In the preferred embodiment, the Element Repository 220 is loaded with the Element Repository Model (ERM) 226. The ERM is an object model which defines objects within ER 220 used to store the element types, relationship types, elements, and relationships.

Within the ERM, the model that defines the various element types is called the Element Inventory Schema (EIS) 103, as discussed above. This model is installed in the Element Repository at system installation time, but may be varied throughout the life of the system. The model definition may be specific to a particular Object Management System. The Element type definitions within EIS 103 provide the templates used during element creation, and define the type of information contained in, the attributes associated with, and the relationships existing between, the elements.

In addition to the EIS, the ERM further contains the Element Inventory 102. The Element Inventory, which is discussed above in reference to FIG. 1, is the collection of elements, each of which is an object storing meta-data about other code, data, or system entities residing elsewhere. This meta-data describes, either directly or indirectly, where the respective entity resides (for example, which directory and server stores the entity). It may be remembered that numerous network interconnections exist within the current Object Management System, and each are depicted by an instance of data flow indicators 204. Any of these network interconnections may interface to another server storing code, data, or system modules represented by the elements stored in Element Inventory 102. For example, FIG. 2 shows a network interconnection represented by Line 224 connecting a Host A 228 to Data Processing System 219. Host A 228 includes Memory 229 which stores code and data modules shown as Software Modules 229A. Memory 229 is interconnected to one or more IPs shown as IP 230A and IP230B for executing instructions, and for aiding in the development of, and the execution of, any of the code and/or data modules. Multiple hosts of the type represented by Host A 228 may be interconnected to Object Management System 100 so that data, code or system modules developed and stored on the host may be managed and cataloged by Object Management System. Alternatively, a host such as Host A 228 that is managed by Object Management System 100 need not be interconnected to Object Management System 100. In that case, any information exchange being conducted between the two systems would occur via a tangible medium (such as by tapes.) The meta-data included in each of the elements of Element Inventory 102 further describes the relationships an element has with other elements. As discussed above, these relationships model the relationships the associated data, code or system module has with other modules. In the preferred embodiment, the types of meta-data stored within a particular element, as well as the types of relationships that may be created for a particular element, are dictated by the element type associated with the element. The definitions for element types are stored within the model in the EIS 103. This is discussed in detail below.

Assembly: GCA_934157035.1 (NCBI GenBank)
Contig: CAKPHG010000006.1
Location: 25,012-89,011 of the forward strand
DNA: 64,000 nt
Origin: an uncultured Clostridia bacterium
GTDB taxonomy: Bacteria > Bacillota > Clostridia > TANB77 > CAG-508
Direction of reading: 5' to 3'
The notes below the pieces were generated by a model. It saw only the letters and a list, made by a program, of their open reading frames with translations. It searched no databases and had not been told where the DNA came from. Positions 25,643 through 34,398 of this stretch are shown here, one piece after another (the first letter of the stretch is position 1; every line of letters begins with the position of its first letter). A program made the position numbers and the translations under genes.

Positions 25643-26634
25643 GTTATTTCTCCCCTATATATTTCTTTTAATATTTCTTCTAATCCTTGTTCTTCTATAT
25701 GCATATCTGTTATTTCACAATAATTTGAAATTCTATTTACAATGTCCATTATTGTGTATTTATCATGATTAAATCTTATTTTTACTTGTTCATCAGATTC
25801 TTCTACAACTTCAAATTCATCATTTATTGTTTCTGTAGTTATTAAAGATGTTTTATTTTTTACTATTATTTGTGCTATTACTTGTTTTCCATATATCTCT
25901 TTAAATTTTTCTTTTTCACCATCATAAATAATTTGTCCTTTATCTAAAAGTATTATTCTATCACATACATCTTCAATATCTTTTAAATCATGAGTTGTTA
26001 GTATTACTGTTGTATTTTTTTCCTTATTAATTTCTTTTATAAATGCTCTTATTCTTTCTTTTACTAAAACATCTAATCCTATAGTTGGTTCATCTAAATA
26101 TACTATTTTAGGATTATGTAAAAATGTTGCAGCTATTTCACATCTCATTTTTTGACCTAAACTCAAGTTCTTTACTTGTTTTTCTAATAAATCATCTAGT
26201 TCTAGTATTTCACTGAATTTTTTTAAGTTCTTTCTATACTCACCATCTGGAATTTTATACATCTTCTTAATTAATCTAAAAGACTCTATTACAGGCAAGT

The Element Repository is accessed using the UREP Dynamic Link Library (DLL) 231. This DLL provides programmatic access to objects stored in ER 220, including objects of ERM 226.